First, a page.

Adjusting Your Running Pace In The Heat

Green trees, snow-free trails, and sunshine of the summer makes us think of some of our favorite time, right? But the reality is while you don’t have to deal with cold weather you do have to deal with heat and the sneakiest part, humidity. These two conditions affect training paces and performances more than a cold winter day could and in my opinion make running in the summer much harder than any other season.

When our muscles are expending energy while running(or in other physical tasks) most of this energy is lost in the form of heat. Even when you exercise in cold temperatures your body’s core temperature will rise(which a small rise is a great thing for performance as it increases blood flow). The harder you run the more heat that is lost from the muscles expending energy.  Once your body crosses a certain threshold, of about 102 degrees you begin to see a sharp decrease in performance as the body goes into protection mode to cool itself by diverting blood to the skin rather than the muscles, much hotter and your body begins to actually shut down to protect itself. That is why pacing yourself even on easy days in hot weather is important not only to maximize performance but to also protect yourself from the dangers of heat exhaustion.

In one of the first installments of our training tips we’ll talk about the best way to plan for summer running and approaching your running the right way to set you up for success at your summer running and racing.

Adjusting running paces

The reality is that your race times and normal paces will be slower in hot & humid weather. There is no way around it as it’s a physiological fact. Keeping this mind as you approach your next workout will help you execute the race or workout the best you can for that day.

The formula that I have found extremely useful from Coach Hadley’s website. It combines both Dew Point and air temperature  that I share with my runners are as follows.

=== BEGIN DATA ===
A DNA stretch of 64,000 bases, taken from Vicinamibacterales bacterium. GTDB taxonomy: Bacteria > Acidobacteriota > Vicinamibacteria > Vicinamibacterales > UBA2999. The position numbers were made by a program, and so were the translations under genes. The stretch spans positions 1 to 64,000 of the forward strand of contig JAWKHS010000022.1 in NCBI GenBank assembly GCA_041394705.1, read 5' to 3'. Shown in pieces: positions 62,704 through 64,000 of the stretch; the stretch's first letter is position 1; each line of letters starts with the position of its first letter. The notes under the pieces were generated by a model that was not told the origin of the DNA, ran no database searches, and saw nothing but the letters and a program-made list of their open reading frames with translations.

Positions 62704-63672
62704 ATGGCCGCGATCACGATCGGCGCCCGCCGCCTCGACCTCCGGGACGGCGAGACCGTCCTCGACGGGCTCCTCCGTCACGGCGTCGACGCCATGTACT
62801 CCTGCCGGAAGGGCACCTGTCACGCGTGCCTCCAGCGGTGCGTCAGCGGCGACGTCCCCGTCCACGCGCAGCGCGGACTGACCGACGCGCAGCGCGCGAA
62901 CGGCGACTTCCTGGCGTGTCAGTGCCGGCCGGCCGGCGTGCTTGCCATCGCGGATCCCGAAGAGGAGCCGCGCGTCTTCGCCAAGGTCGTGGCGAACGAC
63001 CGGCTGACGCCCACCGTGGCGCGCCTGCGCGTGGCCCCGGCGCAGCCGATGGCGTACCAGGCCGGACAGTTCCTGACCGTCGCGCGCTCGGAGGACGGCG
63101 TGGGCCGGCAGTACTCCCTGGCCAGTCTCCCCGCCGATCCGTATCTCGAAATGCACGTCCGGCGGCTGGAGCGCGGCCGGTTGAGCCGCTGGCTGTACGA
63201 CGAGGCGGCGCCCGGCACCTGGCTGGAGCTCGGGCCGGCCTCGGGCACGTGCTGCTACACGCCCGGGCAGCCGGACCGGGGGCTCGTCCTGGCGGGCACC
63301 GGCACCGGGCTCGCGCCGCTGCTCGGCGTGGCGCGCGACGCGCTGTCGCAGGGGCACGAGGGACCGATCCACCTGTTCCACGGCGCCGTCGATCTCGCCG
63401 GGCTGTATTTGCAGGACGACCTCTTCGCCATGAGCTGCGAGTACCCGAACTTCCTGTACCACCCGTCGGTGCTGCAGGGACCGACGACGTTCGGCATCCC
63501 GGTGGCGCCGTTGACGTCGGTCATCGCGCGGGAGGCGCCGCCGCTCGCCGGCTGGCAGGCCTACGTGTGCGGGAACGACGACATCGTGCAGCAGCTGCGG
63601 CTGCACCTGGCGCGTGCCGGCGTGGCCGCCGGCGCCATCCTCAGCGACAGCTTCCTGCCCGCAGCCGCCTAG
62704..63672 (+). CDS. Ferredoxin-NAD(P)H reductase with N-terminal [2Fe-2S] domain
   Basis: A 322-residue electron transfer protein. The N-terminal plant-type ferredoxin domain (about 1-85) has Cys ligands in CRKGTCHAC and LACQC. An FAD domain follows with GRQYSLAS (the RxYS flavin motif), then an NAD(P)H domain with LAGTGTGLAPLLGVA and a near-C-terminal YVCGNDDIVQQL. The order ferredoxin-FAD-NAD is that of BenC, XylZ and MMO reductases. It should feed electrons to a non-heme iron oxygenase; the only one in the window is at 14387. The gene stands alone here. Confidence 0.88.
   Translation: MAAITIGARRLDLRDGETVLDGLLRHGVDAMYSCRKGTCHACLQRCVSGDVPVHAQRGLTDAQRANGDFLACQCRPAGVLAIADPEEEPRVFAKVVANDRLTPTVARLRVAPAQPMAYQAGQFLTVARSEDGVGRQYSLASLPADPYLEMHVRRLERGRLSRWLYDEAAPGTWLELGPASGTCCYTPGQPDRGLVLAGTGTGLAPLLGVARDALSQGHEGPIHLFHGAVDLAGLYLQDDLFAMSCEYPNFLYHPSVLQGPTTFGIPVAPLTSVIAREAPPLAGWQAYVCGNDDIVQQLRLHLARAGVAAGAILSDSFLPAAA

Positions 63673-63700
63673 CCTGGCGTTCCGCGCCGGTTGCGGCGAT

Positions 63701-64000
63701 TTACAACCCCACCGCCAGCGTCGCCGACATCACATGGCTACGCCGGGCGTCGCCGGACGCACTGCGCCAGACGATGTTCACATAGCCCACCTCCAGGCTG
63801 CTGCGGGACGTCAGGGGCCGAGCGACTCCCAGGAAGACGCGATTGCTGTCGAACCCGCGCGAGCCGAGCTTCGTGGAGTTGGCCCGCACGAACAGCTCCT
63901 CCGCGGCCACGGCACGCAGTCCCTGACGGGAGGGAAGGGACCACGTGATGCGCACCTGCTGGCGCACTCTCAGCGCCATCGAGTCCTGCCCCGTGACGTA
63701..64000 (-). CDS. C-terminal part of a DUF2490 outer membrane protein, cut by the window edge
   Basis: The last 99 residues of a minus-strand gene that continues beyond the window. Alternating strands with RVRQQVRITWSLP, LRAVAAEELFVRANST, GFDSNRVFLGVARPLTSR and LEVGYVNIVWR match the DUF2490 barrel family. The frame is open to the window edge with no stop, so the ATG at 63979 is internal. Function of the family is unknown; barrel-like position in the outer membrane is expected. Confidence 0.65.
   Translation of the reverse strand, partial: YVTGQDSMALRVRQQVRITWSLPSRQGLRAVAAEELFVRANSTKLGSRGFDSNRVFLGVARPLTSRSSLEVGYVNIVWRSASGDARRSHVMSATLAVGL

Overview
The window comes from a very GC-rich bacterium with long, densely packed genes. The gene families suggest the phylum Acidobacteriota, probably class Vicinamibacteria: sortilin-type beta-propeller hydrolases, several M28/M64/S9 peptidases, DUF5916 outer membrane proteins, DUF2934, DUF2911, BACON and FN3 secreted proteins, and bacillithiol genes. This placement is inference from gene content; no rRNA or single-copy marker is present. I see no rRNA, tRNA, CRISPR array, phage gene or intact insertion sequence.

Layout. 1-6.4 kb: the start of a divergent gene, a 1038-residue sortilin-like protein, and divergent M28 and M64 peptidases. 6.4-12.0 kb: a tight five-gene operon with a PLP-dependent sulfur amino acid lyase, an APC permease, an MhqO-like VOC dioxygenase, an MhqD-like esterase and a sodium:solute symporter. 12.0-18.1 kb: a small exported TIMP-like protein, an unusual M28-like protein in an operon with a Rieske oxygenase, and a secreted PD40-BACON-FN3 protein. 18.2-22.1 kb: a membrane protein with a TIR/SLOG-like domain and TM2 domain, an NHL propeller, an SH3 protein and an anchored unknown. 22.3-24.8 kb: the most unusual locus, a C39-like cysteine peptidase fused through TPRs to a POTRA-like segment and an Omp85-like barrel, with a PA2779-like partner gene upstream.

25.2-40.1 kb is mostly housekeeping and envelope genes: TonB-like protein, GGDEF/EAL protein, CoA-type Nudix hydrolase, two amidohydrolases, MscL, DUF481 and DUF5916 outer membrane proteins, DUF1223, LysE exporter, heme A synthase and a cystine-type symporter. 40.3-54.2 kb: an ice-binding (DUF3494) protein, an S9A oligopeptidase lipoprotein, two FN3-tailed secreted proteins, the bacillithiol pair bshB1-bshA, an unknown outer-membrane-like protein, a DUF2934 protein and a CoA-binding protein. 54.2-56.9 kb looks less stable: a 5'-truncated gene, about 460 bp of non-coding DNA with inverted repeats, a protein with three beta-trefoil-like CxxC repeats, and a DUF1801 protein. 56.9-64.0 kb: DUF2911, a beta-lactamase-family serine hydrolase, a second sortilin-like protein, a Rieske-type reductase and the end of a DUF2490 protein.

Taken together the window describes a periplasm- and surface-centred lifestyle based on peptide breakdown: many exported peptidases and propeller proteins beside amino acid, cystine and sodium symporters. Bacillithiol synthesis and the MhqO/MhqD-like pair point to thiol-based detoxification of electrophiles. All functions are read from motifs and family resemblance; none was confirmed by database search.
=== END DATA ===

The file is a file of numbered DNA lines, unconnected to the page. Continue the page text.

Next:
Temp + Dew Point.jpg

Dew point is the most useful measure of water saturation in the air and the effect on our body. Relative humidity is just a percentage of the Dew Point and Temperature(Don’t ask me why we use relative humidity if dew point is a more accurate gauge, but it is what it is).

So take the air temperature and combine it with the dew point and find the combined number and then find where that number places you on the following adjustment chart.

100 or less:   no pace adjustment

101 to 110:   0% to 0.5% pace adjustment

111 to 120:   0.5% to 1.0% pace adjustment

121 to 130:   1.0% to 2.0% pace adjustment

131 to 140:   2.0% to 3.0% pace adjustment

141 to 150:   3.0% to 4.5% pace adjustment

151 to 160:   4.5% to 6.0% pace adjustment

161 to 170:   6.0% to 8.0% pace adjustment

171 to 180:   8.0% to 10.0% pace adjustment

Above 180:   hard running not recommended

This range exists for a few reasons. Some people are genetically more predisposed to handling the heat better than others. You can also train yourself to become better in the heat through acclimatization. That’s the reason why the first 70 degree day in the spring feels like a major heat wave  but a 70 degree day in the fall feels chilly. Also other factors including the fitness level and even wind can make a difference on the effect of temperature.

If you need help figuring out how much 3% of 9:00 mile pace or any other pace below on the charts is the math for certain paces and the adjustments needed to calculate the percentage of those paces.

Pace and adjustments.jpg

An example of a normal run in a North Carolina summer would be a run in 80 degrees with a Dew point of 70. If you add these two numbers together it creates a number of 150.

According to the chart this means we should expect paces that are 4.5% to 6% slower compared to perfect weather. If we were planning on heading out the door for a normal run at 8:30 pace we could expect about a 5% slow down so that an 8:56 mile would be about equivalent.

These charts are by no means can cover all our bases. But they can help set up our planning for workouts and races in the right way by making sure we are adjusting our paces. It’s when we don’t adjust to the reality of a hot day that we can get ourselves into trouble by running too hard and potentially causing overheating.

Leave us a comment if you have any more questions on heat & humidity on performance!